August 21, 2004

Matching words with action

All's well that ends well, or so it seems with the uneventful, safe release of two military men held as, in the parlance of their erstwhile captors the Romulo Jallores Command of the New People's Army, prisoners of war. The white t-shirts they wore as they walked to freedom bore the unmistakable letters "POW."

Why is the NPA insistent on using the term "POW?"

Luis Jalandoni, chairman of the National Democratic Front (NDF) Negotiating Panel, minced no words when he said that the two, being combatants captured in a tactical offensive carried out by the NPA on March 1, 2004, were considered as hors de combat (unable to fight) when they surrendered. Thereafter, they were treated as POWs and "accorded humane treatment in accordance with the NPA's long-standing policy of lenient treatment toward prisoners of war, the Geneva Conventions and Protocols, and the Comprehensive Agreement on Respect for Human Rights and International Humanitarian Law (CARHRIHL)."

The NDF has again scored propaganda points by releasing the two POWs held by the NPA for more than five months. It is ironic that the Arroyo administration has so far failed to do better or at least match the same treatment accorded government soldiers by a group it calls "terrorist."

The NPA may be accused of merely engaged in a publicity gimmick with the release of the two POWs on Aug. 18, but the government can do better beyond its usual knee-jerk reactions.

The release speaks for itself: It once more underscored the big difference in the conduct of war by the two warring forces, with the NDF pursuing efforts to adhere to international rules of war and, on the other hand, the government failing or refusing to act on reports of military atrocities committed against NPA captives as well as innocent civilians merely suspected to be NPA sympathizers.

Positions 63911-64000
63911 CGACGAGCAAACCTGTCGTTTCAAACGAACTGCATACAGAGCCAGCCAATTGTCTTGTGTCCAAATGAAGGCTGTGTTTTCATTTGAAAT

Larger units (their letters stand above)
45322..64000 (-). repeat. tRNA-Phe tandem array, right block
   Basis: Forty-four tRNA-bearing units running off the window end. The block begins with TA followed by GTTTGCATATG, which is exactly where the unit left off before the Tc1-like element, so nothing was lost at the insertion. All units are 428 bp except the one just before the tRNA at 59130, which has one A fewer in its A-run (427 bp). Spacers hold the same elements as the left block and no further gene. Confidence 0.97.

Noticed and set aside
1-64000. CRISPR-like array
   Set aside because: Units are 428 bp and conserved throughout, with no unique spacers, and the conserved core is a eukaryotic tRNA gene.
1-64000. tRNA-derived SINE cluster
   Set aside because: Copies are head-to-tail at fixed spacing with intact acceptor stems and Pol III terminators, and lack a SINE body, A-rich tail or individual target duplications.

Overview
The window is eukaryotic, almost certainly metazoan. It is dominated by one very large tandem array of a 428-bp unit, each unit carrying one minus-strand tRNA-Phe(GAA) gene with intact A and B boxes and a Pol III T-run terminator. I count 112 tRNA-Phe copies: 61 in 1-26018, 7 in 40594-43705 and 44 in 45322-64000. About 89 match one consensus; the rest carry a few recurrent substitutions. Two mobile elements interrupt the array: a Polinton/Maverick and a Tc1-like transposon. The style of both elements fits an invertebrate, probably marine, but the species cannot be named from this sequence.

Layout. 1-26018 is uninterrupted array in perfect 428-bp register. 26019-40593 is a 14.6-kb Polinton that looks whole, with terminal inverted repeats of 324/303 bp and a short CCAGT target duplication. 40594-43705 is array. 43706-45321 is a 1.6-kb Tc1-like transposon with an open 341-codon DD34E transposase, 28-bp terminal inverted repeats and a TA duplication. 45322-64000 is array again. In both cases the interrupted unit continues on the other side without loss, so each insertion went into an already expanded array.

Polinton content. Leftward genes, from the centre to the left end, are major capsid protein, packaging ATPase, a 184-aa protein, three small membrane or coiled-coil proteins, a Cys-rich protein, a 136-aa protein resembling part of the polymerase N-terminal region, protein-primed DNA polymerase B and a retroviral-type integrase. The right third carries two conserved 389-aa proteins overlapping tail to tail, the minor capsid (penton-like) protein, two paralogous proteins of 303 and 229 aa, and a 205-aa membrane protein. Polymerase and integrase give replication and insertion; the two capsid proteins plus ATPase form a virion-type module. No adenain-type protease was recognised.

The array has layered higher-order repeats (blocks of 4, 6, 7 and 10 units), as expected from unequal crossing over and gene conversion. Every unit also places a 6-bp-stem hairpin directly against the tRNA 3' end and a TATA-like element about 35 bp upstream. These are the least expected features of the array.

Instead of at least minimizing the NDF's propaganda mileage in the POWs' release, government played a clumsy game by holding and interrogating at a checkpoint journalists covering the event.

Captured in a gun battle last March in Tinambac, Camarines Sur, Army 1Lt. Ronaldo Fidelino and Pfc. Ronel Nemeno were supposed to be released as early as June, but military authorities refused to heed NPA demands that, for the sake of the two soldiers' safe release, the AFP and police declare a temporary suspension of operations in designated areas in Bicol.

By their own admission during an interview with a Bicol reporter, Fidelino and Nemeno said they were treated well by their captors. Early this week, the Arroyo administration finally declared a suspension of military and police operations in Bicol thus allowing an NPA custodial team to hand over the two soldiers to representatives of the International Committee of the Red Cross (ICRC).

Theirs is the latest in a series of releases of POWs done by the NPA, in coordination with the NDF, over the past several years. The releases involved both ordinary soldiers as well as senior AFP officials, including a general who was set free in Mindanao about five years ago. Many of those released talked about how they came to know of the NPA's revolutionary cause in a way that enabled them to correct previous misimpressions about the organization. Their military superiors could only rebut by saying that their soldiers might have been victims of the Stockholm syndrome.